I did a project a few months back for a UK retailer looking at all the events planned for Summer 2012 and assessing the likely impact. Without giving away all the insight the client paid for, it’s a little bit worrying.
For a start, it’s going to be a long-haul Summer. From the Diamond Jubilee Pageant at Windsor Castle starting on 10th May until the Paralympic closing ceremony on 9th September, there is Something Big Happening almost continually. The major events are obviously the Jubilee, Olympics & Euro 2012, but there’s also Wimbledon, big music festivals and so on. I really think there’s going to be a bit of Celebration fatigue kicking in at some point.
On the upside, it seems logical that there will be an uplift in National pride – and you can already see brands like M&S taking advantage of this.
But one of the downsides is that I’ve ploughed my way through all the briefing documents and I can only conclude that London is effectively going to come to a standstill in late July and the first half of August. If you’re planning any kind of activity in the London area that requires a vehicle to be in a certain place at a certain time around then, I’d reschedule it now.
So the London 2012 Olympic mascots were unveiled yesterday to, it has to be said, a less than entirely enthusiastic worldwide reception.
My personal issue is that (at least in their current form) Wenlock and Mandeville feel very generic, like they could be representing any one of the recent Beijing, Athens, Sydney or Atlanta Olympics. They just aren’t very…British, despite the whole London-taxi-light-on-their-heads thing.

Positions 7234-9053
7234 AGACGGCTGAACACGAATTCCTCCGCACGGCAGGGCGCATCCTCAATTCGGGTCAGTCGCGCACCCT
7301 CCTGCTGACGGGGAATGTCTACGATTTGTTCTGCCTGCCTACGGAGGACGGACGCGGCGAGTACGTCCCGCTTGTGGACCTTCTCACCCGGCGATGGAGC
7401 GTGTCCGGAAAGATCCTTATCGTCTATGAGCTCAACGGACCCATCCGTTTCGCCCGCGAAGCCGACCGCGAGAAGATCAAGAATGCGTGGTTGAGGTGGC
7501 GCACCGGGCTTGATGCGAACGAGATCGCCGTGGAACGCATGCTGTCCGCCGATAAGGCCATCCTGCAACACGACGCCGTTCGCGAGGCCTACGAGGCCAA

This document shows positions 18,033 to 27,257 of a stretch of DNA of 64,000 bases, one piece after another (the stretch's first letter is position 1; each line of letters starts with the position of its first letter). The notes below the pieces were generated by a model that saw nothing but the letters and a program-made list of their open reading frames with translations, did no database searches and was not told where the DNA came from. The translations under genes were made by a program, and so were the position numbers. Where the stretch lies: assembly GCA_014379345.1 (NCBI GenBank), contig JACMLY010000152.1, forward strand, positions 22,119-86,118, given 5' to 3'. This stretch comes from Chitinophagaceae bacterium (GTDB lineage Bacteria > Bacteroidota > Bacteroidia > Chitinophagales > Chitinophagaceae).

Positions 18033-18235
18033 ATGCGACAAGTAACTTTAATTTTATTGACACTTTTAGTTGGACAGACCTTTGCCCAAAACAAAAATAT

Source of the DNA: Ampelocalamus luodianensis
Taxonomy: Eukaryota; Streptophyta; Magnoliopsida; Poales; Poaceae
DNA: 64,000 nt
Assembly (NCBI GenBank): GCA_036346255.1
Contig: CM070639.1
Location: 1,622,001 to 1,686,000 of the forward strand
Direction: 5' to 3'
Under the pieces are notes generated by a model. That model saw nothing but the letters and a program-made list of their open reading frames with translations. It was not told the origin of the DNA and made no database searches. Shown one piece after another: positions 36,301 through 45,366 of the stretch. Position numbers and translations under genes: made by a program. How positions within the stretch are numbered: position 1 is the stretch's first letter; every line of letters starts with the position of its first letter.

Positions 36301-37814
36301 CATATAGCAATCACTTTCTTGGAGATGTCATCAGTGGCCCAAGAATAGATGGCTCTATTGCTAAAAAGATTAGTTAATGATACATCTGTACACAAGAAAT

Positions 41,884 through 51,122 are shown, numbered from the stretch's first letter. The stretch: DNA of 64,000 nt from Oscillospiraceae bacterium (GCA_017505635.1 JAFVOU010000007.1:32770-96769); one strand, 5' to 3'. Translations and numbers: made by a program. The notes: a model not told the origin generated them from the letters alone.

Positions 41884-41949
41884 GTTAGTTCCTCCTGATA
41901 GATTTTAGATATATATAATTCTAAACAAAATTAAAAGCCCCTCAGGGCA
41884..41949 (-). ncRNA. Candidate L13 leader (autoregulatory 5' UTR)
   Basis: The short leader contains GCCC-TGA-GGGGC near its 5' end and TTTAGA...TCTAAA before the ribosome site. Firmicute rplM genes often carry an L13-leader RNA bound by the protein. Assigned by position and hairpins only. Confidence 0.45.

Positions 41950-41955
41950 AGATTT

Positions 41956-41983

Although perhaps a tad OTT, the Union Jack makeovers that have appeared on the London 2012 website today are a bit of an improvement:
update 13/02/2012 - it looks like LOCOG are making a big thing out of customising your own Wenlock and Mandeville and interacting with them (they even have an official song…). But on the upside, this is a sweet little animation.
Part one: Daryl Goodrich, director of the ‘Sport at Heart’ and ‘Inspiration‘ films that were instrumental in helping London to win the 2012 Olympics talked us through both films, complete with storyboards, anecdotes and the tale of his own pitch process to get the films into production. He’s a brilliant, relaxed presenter that had the room hooked. The subject matter was pretty fascinating too – and a great accompaniment to Jon Steel’s own take on the run up to the final pitch in his book ‘Perfect Pitch’.
Part two: Martin Havenhand, Executive Chair of the Yorkshire Committee for the 2012 Games talked about ‘why Yorkshire must get behind the games’ – otherwise known as Death By Bureaucrat and Powerpoint or I Can’t Believe I’m Missing Studio 60 For This.
The difference between the two presenters couldn’t have been greater. Its such a shame that an inspiring, uplifting topic like the Olympic games (the Sport at Heart film had me all damp eyed and moved) translated to a lengthy, dull, message-free lecture.
I’m not going all-out to get the guy, he’s obviously very dedicated to his role, but shouldn’t ‘be really good at inspiring presentations’ have been part of the job description? And if not, someone needs to tell the self confessed ‘advocate and practitioner of life long learning’ that he needs some help. It just didn’t make me proud to be a Yorkshire lass in the run-up the the Games.